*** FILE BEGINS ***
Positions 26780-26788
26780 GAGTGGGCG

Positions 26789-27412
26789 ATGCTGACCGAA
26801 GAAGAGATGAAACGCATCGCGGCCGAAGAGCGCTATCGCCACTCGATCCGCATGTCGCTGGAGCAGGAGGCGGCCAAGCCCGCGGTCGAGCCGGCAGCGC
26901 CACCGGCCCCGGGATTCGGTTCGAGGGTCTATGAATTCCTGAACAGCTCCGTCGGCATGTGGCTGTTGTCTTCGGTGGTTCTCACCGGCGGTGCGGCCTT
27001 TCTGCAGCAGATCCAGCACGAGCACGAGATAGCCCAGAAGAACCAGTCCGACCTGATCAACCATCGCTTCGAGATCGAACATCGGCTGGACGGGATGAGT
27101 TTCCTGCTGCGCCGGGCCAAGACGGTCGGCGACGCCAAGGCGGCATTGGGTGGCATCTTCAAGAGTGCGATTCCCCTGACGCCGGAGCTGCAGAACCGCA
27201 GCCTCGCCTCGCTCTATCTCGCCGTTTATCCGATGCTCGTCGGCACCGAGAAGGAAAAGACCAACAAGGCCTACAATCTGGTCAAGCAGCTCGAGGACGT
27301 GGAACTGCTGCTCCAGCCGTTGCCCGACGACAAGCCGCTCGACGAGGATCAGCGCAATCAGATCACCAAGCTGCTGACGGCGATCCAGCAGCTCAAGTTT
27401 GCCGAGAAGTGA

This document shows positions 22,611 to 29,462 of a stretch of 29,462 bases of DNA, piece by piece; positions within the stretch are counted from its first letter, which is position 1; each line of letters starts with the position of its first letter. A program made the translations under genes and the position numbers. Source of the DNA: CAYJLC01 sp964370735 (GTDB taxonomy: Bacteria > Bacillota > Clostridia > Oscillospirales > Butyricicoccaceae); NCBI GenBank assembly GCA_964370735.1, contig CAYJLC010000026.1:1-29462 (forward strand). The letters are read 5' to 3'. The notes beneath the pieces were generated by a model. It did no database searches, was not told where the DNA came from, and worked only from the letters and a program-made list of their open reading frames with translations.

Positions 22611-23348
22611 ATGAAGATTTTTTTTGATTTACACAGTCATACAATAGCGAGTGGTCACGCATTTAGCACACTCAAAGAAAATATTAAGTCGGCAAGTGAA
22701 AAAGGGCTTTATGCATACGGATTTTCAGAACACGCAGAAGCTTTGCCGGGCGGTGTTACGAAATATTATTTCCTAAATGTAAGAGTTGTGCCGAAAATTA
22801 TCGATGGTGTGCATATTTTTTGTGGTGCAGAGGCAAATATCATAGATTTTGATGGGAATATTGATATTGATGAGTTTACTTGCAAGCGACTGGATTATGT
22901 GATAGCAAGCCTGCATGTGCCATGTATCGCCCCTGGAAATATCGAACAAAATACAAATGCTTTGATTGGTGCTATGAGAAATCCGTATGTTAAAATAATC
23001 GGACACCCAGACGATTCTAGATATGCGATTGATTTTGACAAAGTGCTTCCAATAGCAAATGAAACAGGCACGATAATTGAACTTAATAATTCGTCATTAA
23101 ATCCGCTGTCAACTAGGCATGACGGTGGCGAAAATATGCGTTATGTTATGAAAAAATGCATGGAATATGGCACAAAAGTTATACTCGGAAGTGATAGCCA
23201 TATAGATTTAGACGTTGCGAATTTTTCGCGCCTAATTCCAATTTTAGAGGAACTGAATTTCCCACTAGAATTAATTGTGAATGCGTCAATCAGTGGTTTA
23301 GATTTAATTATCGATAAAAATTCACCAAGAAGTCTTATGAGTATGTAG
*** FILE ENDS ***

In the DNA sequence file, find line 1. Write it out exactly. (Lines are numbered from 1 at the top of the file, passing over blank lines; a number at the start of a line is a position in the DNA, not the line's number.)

Positions 26780-26788